The solution's event management capabilities are fantastic. We do a best-of-breed. If, on the network side, they use a different tool, we pull all that data in so that we have a single console. It's kind of like the monitor of monitors. We're able to aggregate all the different types of data sets, whether it's log data, app data, OS data, infrastructure data, or network data. We're able to aggregate all those events and then correlate and be able to say we're having an event. Just because we have one or two alerts doesn't necessarily mean that we're having an event. It's when we get several of those that "trip the wire" that we're able to say, "Okay, we are having an event." And the tool allows us to aggregate all of that so that we're managing event-driven versus alert-driven. The breadth of the solution's monitoring capabilities is also fantastic. A lot of IT organizations that I talk with use a conglomerate of tools to manage their monitoring and it ends up being pocketed. We don't have that problem because we are using it as the monitor of monitors and therefore we are able to take advantage of all of its bells and whistles. As well, we can feed in additional alert data, crunch that, and react appropriately and accordingly, proactively versus reactively. We'll get several low-level alerts saying, "Hey, this may be an issue," and we're able to proactively look at that before it becomes a critical outage. We use almost every aspect of the tool, with the exception of some of the automation because we haven't gotten there and found the need for it. But we're rapidly starting to take advantage of those pieces as well. A use-case example would be if we have a drive filling up on a particular server for a particular application. If that's a known issue, we can actually orchestrate through the automation component of TSOM to be able to say, "Hey, when we see this type of alert, go try one of these three things and if that fixes the problem, go away. And if it doesn't, go ahead and escalate that as a ticket and we'll have a human go touch that server and remediate the issue." So we're right on the cusp of beginning that journey. In addition, the entire root-cause analysis functionality within the tool is quite useful. It really comes down to how admins want to leverage it. There are what I call "old-school admins" who want to get on the box and solve it themselves. Then you have the "new-school admins" who go straight to the monitoring tools. It clearly shows you root cause analysis: This is the probable cause, and then they're able to go remediate it more quickly. We use that extensively within the operations team and the products team, which is the team that I own. I don't think the engineering team is quite there yet, but they're beginning to see the value of wanting to see that data and start using the tool themselves. Regarding mean time to remediation, when I took over this organization, I and the rest of the group were working about 100 hours a week, just trying to keep our major systems running. It wasn't until eight months later, when we actually implemented a more mature monitoring system, that we turned the corner and people were working 60 hours. And now it's somewhere between 40 and 50 hours a week, which is much more maintainable and realistic in the industry. We were doing everything we could to keep those systems running, and we had no idea what would be in the next box of chocolates that we would open up, back when we first started this. There's a direct correlation with TSOM and the BMC product sets that have helped us be successful in working smart and not hard, like we did back in the day. View full review »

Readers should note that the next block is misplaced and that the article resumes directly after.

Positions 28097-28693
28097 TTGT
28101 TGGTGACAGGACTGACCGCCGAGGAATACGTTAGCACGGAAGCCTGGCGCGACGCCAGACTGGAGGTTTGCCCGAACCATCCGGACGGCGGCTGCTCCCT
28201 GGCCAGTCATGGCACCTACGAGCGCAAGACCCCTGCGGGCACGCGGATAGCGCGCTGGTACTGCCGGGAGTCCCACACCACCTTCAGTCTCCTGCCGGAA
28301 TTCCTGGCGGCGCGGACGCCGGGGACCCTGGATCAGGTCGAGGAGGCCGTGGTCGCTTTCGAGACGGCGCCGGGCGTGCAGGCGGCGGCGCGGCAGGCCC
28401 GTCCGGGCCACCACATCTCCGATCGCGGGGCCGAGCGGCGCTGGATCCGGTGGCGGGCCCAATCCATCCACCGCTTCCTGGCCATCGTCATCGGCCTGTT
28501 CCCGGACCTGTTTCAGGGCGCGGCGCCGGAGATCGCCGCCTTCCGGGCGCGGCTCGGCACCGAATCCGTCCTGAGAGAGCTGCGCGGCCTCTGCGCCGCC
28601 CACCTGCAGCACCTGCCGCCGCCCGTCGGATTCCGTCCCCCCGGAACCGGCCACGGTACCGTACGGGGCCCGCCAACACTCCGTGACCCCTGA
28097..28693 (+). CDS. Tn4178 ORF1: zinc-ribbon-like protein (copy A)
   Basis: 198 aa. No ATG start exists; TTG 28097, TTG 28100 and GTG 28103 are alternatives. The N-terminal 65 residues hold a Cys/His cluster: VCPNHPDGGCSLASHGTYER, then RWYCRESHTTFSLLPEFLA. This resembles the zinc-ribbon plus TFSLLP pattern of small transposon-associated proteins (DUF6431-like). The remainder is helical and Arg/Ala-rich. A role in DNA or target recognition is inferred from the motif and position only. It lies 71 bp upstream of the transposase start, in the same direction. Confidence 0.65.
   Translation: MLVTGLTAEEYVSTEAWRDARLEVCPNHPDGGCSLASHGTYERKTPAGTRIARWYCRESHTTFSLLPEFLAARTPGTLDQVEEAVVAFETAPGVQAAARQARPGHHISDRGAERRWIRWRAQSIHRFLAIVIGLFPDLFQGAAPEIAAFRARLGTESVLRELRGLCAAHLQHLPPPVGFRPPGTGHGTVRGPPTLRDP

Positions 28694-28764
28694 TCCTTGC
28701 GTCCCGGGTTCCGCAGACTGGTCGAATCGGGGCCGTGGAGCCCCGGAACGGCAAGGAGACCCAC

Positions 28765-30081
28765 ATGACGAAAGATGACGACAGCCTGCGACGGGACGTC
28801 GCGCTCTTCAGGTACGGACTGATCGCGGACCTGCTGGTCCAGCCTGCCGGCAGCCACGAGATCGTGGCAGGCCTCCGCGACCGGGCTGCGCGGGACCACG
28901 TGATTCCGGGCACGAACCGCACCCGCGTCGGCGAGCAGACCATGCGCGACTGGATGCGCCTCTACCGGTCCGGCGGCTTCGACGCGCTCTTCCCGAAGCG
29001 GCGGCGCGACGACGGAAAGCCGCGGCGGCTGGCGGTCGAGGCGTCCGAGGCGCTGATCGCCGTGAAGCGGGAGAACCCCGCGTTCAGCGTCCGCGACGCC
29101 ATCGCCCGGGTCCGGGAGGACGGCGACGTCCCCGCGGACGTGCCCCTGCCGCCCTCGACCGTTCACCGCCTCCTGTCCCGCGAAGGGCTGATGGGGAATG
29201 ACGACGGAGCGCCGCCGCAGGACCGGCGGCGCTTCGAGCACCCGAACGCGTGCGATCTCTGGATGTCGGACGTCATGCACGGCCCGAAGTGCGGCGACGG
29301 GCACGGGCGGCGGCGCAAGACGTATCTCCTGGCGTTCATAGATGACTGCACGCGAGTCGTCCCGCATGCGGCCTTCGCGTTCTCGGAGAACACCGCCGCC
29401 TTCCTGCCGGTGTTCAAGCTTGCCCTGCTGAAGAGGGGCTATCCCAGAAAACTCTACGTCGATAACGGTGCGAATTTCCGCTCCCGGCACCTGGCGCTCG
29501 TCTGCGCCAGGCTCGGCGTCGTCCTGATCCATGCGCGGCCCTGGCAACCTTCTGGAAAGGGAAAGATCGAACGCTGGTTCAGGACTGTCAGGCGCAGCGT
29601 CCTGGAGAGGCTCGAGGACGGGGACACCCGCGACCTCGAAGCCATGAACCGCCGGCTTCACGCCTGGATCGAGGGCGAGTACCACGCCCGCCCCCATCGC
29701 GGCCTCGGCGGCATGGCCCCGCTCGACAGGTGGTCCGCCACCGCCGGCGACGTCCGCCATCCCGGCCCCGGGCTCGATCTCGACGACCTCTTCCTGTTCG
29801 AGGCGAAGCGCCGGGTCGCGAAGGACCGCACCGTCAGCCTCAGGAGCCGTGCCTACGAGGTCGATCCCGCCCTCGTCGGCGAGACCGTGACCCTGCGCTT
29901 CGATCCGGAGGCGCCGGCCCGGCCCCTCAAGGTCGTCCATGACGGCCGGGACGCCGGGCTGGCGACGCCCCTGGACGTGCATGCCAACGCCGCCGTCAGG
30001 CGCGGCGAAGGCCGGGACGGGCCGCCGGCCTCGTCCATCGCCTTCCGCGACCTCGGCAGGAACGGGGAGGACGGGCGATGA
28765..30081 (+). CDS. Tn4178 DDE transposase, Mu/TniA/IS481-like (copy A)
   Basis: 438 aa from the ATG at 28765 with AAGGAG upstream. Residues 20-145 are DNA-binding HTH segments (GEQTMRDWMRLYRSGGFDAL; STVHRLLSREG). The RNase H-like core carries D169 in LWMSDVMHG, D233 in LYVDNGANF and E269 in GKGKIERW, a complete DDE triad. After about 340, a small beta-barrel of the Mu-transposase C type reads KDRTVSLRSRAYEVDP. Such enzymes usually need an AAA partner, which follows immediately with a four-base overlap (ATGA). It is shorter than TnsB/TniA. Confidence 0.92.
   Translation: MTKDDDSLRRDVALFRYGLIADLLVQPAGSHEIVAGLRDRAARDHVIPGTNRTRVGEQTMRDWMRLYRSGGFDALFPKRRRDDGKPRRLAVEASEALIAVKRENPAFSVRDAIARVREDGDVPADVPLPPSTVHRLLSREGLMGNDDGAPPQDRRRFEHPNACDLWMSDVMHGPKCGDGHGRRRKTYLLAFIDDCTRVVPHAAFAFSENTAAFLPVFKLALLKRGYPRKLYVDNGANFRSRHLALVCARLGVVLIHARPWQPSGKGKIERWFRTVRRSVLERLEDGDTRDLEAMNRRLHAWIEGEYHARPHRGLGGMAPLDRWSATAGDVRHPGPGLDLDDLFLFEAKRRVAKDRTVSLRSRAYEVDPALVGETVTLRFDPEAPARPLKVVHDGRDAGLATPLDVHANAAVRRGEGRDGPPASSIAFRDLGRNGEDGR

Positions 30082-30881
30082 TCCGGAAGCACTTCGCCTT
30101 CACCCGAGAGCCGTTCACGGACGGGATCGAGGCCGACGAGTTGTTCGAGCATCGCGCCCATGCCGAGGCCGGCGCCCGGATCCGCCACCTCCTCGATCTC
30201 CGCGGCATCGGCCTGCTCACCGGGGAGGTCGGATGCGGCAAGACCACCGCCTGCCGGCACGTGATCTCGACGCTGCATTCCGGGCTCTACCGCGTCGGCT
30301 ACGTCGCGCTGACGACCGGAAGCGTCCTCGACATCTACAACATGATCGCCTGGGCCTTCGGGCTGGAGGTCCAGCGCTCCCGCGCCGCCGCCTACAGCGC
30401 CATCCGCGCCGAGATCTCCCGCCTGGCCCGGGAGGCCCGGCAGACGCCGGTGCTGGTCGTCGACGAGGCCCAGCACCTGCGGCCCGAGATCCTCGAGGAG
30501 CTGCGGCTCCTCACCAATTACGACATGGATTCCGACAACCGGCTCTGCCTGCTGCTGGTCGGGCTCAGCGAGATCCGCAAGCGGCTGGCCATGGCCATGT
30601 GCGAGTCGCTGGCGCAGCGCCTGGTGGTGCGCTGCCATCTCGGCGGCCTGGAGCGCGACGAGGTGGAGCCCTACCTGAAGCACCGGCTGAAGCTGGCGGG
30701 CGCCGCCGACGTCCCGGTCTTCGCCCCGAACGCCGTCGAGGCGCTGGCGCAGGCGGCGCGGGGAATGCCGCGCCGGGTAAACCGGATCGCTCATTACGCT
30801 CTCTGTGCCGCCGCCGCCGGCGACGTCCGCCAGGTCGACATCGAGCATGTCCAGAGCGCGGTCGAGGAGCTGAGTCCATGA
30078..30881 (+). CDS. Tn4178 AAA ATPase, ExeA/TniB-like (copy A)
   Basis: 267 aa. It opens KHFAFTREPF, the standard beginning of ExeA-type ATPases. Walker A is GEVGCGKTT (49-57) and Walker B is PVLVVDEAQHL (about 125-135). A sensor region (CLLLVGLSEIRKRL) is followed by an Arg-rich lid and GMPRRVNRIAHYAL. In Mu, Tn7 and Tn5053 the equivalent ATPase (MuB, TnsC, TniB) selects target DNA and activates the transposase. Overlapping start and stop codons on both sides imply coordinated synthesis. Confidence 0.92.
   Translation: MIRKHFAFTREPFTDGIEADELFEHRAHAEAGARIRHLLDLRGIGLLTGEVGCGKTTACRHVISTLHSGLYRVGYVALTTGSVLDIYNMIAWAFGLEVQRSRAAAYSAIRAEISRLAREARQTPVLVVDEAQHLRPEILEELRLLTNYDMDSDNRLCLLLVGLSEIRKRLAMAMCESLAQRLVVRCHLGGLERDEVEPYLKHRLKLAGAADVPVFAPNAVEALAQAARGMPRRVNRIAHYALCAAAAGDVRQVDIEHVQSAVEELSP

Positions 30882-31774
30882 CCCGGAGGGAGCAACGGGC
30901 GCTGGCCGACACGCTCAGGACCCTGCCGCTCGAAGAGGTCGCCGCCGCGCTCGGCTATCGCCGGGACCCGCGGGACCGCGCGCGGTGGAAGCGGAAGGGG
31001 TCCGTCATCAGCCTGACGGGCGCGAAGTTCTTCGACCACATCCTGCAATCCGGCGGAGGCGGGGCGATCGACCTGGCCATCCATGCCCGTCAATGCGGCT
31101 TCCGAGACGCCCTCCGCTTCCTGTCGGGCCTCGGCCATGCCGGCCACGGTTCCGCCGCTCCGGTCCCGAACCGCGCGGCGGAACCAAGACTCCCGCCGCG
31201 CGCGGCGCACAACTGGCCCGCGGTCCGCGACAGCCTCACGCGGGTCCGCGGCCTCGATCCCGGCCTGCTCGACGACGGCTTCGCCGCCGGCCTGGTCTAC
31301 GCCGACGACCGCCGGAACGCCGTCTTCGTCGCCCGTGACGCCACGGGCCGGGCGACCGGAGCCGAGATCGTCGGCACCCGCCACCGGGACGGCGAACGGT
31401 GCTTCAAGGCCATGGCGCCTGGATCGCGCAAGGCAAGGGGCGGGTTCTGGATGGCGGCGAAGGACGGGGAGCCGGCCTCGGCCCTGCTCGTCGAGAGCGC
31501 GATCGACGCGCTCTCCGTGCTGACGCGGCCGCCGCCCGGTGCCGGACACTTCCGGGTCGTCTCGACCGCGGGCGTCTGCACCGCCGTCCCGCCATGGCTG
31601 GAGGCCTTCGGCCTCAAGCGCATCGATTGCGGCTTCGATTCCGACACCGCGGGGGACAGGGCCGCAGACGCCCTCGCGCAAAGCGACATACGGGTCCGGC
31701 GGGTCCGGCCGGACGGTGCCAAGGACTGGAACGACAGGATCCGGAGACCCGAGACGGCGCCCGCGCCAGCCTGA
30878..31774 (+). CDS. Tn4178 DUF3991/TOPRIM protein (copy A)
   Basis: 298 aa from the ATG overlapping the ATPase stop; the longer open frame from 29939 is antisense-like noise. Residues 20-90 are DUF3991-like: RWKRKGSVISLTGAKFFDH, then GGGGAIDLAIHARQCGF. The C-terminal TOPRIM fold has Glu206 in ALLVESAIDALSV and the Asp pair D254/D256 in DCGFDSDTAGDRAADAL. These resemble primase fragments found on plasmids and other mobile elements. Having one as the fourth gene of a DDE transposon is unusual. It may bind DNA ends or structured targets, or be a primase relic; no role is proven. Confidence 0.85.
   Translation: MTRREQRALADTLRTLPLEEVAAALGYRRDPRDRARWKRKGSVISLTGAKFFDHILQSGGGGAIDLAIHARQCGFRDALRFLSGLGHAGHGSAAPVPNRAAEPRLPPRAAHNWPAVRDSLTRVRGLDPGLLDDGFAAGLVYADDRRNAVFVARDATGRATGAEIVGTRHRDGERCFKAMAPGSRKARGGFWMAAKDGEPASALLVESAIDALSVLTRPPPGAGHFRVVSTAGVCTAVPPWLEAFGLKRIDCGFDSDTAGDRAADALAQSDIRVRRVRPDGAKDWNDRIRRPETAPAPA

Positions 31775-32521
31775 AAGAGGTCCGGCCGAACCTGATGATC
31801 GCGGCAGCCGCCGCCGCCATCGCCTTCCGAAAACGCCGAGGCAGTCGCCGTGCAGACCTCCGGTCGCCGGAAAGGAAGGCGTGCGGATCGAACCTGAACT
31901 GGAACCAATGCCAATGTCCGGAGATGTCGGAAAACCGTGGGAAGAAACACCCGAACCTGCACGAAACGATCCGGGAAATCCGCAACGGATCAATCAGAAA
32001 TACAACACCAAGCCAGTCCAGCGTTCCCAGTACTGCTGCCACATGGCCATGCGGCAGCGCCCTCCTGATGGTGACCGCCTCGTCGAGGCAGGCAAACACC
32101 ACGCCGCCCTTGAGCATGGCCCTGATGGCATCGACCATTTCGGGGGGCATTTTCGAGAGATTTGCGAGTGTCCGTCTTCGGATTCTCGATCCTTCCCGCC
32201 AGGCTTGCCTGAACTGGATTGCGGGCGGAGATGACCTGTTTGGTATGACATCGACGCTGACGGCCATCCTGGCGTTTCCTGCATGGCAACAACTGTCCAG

IT Manager at a manufacturing company with 1,001-5,000 employees